If we simplified the language we use to explain things and if we used less jargon, it would be easier to facilitate collaborative synergies and to enable the various parties along the digital value chain to transition end-to-end functionalities as a way of architecting turn-key functionalities for all of our end-user constituencies and to exploit innovative metrics to revolutionize extensible distribution channels.

See what we mean? 😉

Ripped From the Headlines

Sorry. We couldn’t resist making the title of this post as sensational as possible. But we did find a headline that intrigued us. It was this, from Insurance Business America: “Wisconsin Supreme Court rules against insurance coverage for COVID losses:”

The Wisconsin Supreme Court ruled on Wednesday, June 1, that businesses are not entitled to insurance coverage for losses resulting from the COVID-19 pandemic and related public safety restrictions … “One may think of the business-income provision as indirect loss-of-use coverage, but that does not change the fact that a prerequisite for that provision is still a direct physical loss or damage.”

And then we found the Supreme Courts of and Massachusetts and Iowa handed down similar rulings. Here’s the intriguing part: Loss-of-income insurance can cover revenues lost due to property losses. Disability insurance can cover wages lost by individuals due to illness or injury. COVID-19 clearly didn’t result in property damage. And few if any disability writers could have foreseen a global pandemic.

But the bigger question to us, it seems, is what happens when wages are lost due to governmental decisions to shut down entire segments of an economy? Wow. Talk about unforeseen circumstances.

Uncharted Territory

We’ve now been contending with COVID for about 28 months. That may seem like a long time. But the insurance industry works in mysterious ways. Developing insurance coverages at all requires huddling with actuaries, writing new products, testing them, rating them, underwriting them, pricing them, getting them approved by State DOIs, marketing them, selling them, and more. Compound all that with the vagaries of a global pandemic (or any other unforeseen disaster) and we’re working without experience, to say nothing of maps, compasses, and guide dogs.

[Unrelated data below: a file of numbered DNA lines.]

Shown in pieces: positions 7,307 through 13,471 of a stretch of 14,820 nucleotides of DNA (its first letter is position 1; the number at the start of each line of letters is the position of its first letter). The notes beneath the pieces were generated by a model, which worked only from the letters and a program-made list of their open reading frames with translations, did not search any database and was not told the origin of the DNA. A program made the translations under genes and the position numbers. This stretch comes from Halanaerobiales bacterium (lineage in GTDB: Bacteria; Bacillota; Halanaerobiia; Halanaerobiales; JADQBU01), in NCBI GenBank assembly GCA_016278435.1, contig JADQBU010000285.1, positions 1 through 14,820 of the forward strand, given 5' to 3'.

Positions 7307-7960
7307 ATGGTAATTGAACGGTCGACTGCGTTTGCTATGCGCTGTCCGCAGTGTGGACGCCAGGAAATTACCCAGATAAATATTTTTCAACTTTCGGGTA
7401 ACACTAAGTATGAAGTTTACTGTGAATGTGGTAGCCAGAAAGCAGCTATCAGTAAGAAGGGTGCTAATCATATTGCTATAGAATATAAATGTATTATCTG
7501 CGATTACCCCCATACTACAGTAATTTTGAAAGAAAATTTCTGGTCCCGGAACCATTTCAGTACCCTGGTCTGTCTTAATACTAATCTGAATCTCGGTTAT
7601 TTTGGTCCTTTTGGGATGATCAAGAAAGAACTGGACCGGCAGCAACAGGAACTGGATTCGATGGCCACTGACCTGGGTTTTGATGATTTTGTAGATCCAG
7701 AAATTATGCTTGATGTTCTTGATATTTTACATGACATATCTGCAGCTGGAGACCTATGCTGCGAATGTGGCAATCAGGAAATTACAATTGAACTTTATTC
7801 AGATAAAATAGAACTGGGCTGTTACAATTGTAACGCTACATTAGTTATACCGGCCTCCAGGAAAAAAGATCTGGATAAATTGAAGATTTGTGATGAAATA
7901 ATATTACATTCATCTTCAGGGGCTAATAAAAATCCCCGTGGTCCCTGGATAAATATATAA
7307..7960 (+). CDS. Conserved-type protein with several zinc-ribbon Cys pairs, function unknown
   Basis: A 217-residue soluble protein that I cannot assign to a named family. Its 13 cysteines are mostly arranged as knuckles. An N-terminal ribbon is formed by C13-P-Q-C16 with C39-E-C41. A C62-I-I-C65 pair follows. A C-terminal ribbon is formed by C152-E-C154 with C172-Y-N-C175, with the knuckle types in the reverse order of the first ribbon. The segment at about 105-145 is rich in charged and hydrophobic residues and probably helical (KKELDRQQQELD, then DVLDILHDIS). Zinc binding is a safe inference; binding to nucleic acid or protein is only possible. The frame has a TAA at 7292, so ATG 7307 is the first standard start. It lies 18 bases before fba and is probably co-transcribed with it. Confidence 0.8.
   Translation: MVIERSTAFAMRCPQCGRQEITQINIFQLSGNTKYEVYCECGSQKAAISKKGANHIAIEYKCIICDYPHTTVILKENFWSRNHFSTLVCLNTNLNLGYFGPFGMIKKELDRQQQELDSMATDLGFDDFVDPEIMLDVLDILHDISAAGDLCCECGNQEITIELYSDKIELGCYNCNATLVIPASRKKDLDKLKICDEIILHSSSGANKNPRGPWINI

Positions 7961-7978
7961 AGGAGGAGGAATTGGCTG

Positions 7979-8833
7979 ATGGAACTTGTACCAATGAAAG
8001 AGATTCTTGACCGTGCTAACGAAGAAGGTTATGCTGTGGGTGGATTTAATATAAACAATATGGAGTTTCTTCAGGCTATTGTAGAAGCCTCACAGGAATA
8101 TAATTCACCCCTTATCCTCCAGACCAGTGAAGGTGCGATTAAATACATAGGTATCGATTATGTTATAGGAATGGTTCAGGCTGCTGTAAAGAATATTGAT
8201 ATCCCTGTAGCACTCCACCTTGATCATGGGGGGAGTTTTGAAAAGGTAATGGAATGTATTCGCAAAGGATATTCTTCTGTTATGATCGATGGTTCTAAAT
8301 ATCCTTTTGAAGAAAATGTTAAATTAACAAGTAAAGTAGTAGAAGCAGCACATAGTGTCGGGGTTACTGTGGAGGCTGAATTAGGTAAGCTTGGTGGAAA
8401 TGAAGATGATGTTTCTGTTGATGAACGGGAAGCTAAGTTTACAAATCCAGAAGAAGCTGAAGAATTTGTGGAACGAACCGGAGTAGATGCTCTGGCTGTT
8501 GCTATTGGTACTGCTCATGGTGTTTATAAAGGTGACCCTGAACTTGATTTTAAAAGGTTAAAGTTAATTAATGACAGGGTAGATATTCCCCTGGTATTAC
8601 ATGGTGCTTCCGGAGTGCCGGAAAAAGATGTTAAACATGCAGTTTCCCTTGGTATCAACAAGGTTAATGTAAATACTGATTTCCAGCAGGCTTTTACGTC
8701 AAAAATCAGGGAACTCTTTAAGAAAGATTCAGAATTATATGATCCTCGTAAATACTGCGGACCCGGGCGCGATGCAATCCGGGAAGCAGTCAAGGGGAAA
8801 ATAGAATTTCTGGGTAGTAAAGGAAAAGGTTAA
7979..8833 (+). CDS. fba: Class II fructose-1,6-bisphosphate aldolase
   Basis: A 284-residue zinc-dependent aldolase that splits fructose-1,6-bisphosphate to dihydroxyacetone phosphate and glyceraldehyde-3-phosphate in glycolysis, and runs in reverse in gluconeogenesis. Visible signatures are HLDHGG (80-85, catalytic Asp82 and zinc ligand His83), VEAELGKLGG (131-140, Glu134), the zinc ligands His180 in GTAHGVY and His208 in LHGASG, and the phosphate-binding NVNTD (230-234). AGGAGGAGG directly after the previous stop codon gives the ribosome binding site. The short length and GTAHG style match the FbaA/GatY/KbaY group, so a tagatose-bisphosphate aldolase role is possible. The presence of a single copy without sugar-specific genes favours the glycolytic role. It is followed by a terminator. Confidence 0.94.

Yes, these court decisions against COVID losses seem harsh and heartless, at least as they pertain to the interests of policyholders. But they’re learning experiences. We now know at least some of what we didn’t know before the pandemic. We can apply that knowledge in anticipation of future eventualities and to write contingencies into protections and limits against future uncertainties.

The most consistent thing ripped from the headlines these days is uncertainty.

We’re all doing our best to live with it.

Cyber Liability

The May edition of NU Claims contains an article entitled, “Cybersecurity compliance is about to get even trickier”. It contains this fact:

A January study by KPMG found that senior risk executives in the Americas reported record losses from fraud, compliance breaches and cyberattacks over the last year and expect threats to grow in 2022.

Granted, cybersecurity and cyber liability insurance are relatively new fields. But two of the reasons for the record losses are (1) insurers have been writing cyber liability coverage without fully understanding the extent or the complexity of the risks, and (2) their policyholders don’t understand the extent or the complexity of their vulnerability.

As with everything else, with cyber liability, we’re learning as we go. But there are things insurers and their policyholders can do to protect both parties.

Safety First

Before writing coverage, insurers can work with their prospective policyholders to make sure their environments have been evaluated and some manner of protection has been put in place. Those evaluative and protective measures should include but need not be limited to:

  • Gap Analysis: Make sure environments and infrastructures are evaluated to determine levels of preparedness and to determine the ability to recover from potential cyberattacks or data breaches. If weaknesses are discovered, perform a …